3. The right orchestrator

Choose an IT orchestration tool and create a self service strategy. The target audience is imperative in your decision. You will probably choose a different orchestrator if your users are the IT department and a different one if you’re planning to open it up to the rest of the business. Again, as with configuration management, upskilling is key, so invest in training.

4. The cloud/automation team

Create a cloud/automation team, even if it’s a small one. Automation needs time to get momentum and realised benefits and most likely, your current teams are fully utilised and can’t take on building out the required capability and upskill, while keeping the lights on and delivering the current workload. It’s important to note that this team should not be isolated from any other team and should have knowledge of all current processes, especially change management.

5. Assess your monitoring solution

Assess your current monitoring solution and choose a tool or set of tools that enable you to inject new services automatically with zero manual intervention. Automation methods could be API calls, remote commands and scripting and are just examples of what a combination toolset could look like.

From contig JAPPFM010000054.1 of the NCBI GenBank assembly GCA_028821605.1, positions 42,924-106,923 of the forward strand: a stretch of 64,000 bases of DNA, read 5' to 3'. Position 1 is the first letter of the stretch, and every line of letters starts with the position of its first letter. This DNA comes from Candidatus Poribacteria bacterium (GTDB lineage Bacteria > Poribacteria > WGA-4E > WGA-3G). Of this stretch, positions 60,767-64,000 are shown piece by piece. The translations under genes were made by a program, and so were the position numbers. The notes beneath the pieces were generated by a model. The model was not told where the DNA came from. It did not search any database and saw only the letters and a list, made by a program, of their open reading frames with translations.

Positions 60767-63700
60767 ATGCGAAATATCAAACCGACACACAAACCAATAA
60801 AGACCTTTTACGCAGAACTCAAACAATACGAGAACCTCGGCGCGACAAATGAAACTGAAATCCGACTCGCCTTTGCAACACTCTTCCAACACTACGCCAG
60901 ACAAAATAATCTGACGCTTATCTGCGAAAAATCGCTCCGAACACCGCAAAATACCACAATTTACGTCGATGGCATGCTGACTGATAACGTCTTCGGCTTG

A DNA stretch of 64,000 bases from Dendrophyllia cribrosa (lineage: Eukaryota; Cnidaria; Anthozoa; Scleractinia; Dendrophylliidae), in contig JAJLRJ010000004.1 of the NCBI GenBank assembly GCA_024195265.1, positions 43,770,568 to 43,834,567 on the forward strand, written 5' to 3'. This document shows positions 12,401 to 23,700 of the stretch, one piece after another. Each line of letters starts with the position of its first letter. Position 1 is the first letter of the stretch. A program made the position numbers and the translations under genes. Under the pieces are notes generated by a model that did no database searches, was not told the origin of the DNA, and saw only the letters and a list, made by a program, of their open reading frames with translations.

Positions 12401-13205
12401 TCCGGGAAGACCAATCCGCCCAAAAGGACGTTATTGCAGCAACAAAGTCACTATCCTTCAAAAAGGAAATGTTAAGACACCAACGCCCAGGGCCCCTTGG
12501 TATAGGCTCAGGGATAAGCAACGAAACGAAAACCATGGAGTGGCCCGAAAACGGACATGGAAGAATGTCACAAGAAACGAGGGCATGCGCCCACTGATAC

6. Assess your backup solution

You most likely have a backup solution in place. What is the capability of your current tool? Does it support API calls or remote commands? Can you create rules that will pick up new servers and understand when a deletion takes place? Does it have the ability to backup cloud native services? What is the level of complexity? After having answered those questions, you can now assess your solution against cloud native provider backups and create a backup strategy.

7. Automated billing

Choose a cloud finance tool and design a robust tagging solution. Tags will help you define and identify resources in the cloud. I can’t stress enough the importance of reporting, knowing the indirect costs and avoiding untagged resources, especially if you’re in the complex world of recharging and cost reallocation. Things are only going to get more complicated in the public cloud so make sure you understand the power of API calls and choose your tool accordingly.

8. Cost optimisation

Reserved instances, rightsizing and automated shutdown policies are going to be a hot topic once you start adding workloads to the cloud. Get on the front foot. Work close with your finance department, change management and leadership to introduce new processes.

9. Embrace failure

Last but not least, promote a blameless culture. There’s massive change needed to apply all the above and change the IT direction. Your people should feel safe and encouraged to try new things, innovate, embrace failure and learn from it.

Beyond the cloud

Moving to the cloud has clear benefits, can be cost effective and can help speed up the delivery of services, but for a successful transformation, automation and orchestration are critical components that cannot be overlooked. At the end of the day, cloud is not enough.

*The DevOps culture is not addressed in this article, not because it’s not the right path to a successful transformation, but because it’s too big a topic and would not get the justice it deserves.